Friday, April 27, 2012

Learning to Code Online

In my closing keynote at Mix-It 2012, I talked about why I think everyone should learn programming as a basic skill and then about the various non-traditional ways that programming can be learned, both online and in person. I personally prefer the approach of learning to code in person, around humans that can be there to explain why things work (or don't work), but not everyone has the opportunity to learn in person — so it's great that there are people out there experimenting with online education.

While researching the talk, I was surprised to find that there are a lot of ways to learn to code online, many of which I wasn't familiar with, so I thought I'd take a minute to list them here. If you've tried any of these or know anyone who has, let me know in the comments how it was.

University Lectures

Many top-tier universities are now making their curriculum available for free online, like their videos and sometimes homework and lecture notes. You won't earn an actual degree from watching them, but you will benefit from seeing how some of the smartest professors explain computer science concepts.

  • UNSW: Computer Science professor Richard Buckland puts many of his computer science course lectures available on YouTube. (My roommate learned coding from watching his talks!)
  • MIT: The entire university has an OpenCourseWare initiative to put as much as their lectures online as they can, and that includes about 244 courses from the department of Computer Science and engineering.
  • Stanford: They are experimenting with the concept of virtual students for some of their classes (including some non-CS ones), where you can sign up for free, watch the lectures as they happen and actually do the homework.
  • Coursera: A site started by Stanford professors, it is aggregating together a few top-tier universities following in Stanford's steps and encouraging more to join.
  • Udacity: A similar site to Coursera (and also started by Stanford professors!).

Online Courses

Many folks have realized that you can teach programming without being a university professor and are building platforms and tools to teach online and/or to encourage people to teach eachother.

  • Udacity: A set of nanodegrees to teach you modern skills in particular career areas, like frontend or mobile. Often taught by industry professionals, and includes code reviews from alums.
  • Khan Academy: A non-profit that wants to make education freely available, they have interactive courses on JS, HTML, and SQL.
  • CodeSchool: A site with interactive tutorials and videos, ranging from newbie (like the famous TryRuby from Why-the-lucky-stuff) to more advanced.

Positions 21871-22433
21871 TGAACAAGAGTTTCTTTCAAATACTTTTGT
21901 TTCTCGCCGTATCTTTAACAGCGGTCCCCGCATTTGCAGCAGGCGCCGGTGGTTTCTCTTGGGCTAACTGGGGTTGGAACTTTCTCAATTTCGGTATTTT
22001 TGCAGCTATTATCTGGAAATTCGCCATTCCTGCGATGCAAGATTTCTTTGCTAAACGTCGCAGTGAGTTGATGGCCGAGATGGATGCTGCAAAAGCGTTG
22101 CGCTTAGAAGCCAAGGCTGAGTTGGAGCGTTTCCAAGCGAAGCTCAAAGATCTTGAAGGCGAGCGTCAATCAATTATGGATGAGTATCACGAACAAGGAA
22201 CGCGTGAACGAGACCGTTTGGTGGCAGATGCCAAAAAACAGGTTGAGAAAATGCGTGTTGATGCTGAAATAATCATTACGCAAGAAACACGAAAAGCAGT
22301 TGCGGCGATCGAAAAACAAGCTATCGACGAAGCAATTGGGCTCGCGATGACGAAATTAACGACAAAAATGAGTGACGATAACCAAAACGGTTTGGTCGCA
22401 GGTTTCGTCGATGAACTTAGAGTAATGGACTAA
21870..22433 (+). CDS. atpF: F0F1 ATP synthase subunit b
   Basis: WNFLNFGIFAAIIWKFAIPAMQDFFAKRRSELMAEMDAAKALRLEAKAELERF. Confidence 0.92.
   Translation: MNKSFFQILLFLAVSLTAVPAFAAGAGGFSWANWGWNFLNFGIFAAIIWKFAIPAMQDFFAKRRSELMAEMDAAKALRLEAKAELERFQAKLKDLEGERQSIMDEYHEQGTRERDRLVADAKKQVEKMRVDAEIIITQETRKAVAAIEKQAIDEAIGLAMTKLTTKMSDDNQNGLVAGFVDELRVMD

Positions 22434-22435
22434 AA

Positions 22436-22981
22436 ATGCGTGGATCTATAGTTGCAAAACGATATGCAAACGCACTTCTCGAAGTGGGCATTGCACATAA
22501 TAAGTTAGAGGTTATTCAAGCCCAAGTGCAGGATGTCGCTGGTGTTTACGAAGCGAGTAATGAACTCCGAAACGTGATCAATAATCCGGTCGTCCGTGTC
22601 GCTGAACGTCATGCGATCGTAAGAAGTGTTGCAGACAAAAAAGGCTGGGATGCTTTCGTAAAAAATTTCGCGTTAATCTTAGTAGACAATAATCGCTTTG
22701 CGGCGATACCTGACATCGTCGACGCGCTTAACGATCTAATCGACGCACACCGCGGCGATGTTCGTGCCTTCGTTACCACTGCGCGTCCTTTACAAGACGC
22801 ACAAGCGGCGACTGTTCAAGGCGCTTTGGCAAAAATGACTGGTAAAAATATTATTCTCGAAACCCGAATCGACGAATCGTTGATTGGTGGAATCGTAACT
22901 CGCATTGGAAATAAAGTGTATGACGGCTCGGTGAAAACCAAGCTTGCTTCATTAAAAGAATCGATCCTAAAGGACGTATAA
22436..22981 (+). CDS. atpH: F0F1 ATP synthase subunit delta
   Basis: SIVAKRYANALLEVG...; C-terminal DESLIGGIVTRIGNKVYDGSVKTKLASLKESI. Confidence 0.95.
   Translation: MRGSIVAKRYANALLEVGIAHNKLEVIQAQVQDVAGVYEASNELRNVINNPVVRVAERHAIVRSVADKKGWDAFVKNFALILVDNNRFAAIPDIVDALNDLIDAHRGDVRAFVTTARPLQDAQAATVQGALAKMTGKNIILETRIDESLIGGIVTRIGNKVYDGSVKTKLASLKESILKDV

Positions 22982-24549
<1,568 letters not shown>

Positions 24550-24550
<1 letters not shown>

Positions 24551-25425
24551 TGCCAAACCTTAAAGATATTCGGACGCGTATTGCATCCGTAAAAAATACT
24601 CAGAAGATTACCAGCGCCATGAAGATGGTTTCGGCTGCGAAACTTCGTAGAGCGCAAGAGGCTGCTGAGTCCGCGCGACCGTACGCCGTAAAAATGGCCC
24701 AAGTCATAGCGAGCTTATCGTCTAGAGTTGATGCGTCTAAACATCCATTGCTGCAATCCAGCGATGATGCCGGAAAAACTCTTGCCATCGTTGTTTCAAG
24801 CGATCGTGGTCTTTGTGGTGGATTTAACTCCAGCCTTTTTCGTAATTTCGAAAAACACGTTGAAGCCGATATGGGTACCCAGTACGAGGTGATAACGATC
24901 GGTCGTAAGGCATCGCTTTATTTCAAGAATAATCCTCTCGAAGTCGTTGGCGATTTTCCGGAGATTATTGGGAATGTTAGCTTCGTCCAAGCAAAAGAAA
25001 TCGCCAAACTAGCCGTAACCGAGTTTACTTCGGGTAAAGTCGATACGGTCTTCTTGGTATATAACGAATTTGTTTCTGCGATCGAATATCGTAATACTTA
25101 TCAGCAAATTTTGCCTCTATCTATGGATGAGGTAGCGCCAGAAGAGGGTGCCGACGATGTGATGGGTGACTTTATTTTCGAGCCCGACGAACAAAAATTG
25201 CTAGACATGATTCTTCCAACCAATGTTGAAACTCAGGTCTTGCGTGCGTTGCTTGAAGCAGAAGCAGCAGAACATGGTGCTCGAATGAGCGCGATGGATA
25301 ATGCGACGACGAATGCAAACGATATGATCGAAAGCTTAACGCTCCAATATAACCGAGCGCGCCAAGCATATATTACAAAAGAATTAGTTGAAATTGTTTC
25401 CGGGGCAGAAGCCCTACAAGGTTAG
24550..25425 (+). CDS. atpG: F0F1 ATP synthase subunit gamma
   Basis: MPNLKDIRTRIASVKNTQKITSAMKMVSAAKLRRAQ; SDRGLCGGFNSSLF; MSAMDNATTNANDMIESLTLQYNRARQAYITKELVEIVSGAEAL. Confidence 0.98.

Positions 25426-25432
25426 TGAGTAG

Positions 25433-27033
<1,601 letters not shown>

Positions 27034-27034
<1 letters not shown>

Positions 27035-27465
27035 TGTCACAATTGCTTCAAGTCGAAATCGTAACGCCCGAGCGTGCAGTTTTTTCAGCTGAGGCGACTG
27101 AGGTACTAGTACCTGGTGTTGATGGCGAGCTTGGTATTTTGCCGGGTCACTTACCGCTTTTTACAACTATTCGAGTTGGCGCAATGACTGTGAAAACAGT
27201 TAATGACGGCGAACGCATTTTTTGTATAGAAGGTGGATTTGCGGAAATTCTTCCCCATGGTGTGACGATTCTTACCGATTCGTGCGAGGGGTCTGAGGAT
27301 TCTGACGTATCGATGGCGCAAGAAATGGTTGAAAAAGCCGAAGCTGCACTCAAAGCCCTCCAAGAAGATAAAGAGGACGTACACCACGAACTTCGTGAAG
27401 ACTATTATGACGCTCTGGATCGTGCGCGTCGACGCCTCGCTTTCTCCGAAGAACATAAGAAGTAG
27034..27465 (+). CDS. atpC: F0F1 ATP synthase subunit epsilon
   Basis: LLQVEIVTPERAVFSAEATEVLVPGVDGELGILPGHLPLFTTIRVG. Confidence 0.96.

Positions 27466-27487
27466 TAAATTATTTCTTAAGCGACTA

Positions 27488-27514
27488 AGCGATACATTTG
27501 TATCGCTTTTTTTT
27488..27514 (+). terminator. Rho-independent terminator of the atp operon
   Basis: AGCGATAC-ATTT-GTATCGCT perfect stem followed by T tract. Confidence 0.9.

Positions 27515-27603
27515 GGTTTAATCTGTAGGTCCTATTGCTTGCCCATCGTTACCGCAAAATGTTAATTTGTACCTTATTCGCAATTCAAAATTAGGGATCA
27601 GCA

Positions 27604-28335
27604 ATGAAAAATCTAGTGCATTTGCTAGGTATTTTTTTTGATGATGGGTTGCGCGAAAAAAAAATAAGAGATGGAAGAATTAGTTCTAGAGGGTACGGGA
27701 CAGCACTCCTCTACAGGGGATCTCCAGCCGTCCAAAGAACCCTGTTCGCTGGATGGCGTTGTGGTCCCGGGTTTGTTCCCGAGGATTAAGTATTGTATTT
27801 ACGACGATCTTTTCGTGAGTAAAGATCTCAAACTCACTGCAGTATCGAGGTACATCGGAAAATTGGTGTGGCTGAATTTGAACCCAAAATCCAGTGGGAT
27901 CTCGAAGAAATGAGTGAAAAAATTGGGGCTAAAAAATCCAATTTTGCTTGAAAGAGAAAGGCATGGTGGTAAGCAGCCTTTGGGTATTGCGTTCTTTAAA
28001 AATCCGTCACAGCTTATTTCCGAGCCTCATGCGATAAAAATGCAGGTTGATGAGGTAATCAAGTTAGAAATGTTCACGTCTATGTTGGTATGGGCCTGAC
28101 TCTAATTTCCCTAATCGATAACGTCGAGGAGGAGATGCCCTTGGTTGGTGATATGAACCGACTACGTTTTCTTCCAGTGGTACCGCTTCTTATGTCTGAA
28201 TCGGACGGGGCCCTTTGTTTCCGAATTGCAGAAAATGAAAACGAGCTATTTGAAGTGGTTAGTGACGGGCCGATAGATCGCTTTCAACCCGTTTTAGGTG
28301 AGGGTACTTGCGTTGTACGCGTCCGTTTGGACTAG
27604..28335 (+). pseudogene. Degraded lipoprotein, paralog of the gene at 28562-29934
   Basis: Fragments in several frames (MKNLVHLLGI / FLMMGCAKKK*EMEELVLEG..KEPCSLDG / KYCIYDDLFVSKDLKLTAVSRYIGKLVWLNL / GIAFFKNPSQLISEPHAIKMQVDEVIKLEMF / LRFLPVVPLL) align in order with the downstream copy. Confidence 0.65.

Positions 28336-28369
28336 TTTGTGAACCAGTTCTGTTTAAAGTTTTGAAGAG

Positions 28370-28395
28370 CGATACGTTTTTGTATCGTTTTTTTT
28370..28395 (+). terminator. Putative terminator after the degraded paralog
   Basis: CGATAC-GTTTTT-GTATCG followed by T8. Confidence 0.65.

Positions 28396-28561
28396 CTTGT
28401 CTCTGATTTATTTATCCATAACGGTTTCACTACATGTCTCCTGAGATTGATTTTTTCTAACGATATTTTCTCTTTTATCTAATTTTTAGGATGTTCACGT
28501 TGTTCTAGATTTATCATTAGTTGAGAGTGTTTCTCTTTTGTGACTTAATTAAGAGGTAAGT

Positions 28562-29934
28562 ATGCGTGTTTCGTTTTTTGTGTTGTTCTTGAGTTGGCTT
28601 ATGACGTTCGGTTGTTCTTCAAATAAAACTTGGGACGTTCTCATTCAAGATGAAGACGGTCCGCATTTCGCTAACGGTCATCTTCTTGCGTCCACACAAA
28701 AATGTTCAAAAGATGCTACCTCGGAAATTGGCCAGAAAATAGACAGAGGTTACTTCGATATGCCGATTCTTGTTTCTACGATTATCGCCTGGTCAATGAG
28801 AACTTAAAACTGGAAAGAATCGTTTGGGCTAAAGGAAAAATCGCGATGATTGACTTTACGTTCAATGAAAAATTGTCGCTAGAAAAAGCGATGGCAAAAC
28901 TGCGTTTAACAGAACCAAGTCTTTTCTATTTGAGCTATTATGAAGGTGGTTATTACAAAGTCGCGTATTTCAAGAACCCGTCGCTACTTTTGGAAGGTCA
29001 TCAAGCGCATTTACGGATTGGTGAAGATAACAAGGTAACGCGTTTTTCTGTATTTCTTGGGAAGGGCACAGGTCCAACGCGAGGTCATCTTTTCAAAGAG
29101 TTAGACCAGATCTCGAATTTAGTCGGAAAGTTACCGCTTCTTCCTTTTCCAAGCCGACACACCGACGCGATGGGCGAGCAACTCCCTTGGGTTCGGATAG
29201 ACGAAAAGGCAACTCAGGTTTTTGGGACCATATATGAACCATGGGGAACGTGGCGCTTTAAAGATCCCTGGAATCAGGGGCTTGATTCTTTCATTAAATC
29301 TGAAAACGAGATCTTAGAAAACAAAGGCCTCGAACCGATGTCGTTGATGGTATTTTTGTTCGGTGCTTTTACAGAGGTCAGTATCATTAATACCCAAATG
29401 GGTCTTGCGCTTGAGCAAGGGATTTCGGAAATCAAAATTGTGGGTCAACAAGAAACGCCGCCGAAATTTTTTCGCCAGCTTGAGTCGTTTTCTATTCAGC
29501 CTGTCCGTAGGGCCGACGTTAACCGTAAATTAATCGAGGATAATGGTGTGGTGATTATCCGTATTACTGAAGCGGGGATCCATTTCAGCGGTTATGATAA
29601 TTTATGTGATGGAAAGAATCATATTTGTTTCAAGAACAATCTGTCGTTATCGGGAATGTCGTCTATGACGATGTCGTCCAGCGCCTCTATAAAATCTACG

• Udemy: A platform for letting anyone create a course (with a set of video lectures) and then charge for people to watch it (usually around $30). It's not programming-specific, but there are a few beginner-level courses up on it.
  • Codecademy: A startup that teaches coding through interactive (JavaScript-based) tutorials and rewards you with badges for making progress through the tutorials. They also created CodeYear, a way of subscribing to their lessons one week at a time.
  • Bloc: An online, paid custom tailored curriculum for learning design, web development (ruby), and iOS, including personal mentorship and interaction with other students.
  • Team Treehouse: This startup teaches web design, web development, and iOS development through videos and quizzes.
  • AppendTo: A series of training videos on JavaScript and jQuery, offered by a consulting agency.
  • CodeAvengers: Play a game and learn JS at the same time.
  • iHeartPy: An online lesson in Python, with badges.
  • SkillCrush: A just-launched startup with tutorials on practical web development topics (including not as technical topics like "Beautify your blog") and a daily newsletter with terms of the day.

And of course, there are also sites that attempt to aggregate many of the above sources, so that you don't have to visit them all: CourseBacon and Teach Yourself To Code.

If you try one of these out and get frustrated, don't give up - take a break, try again, ask a friend, or try something else. Programming is hard to learn, and even harder if you're going about it on your own. Good on you for taking it on, either way!

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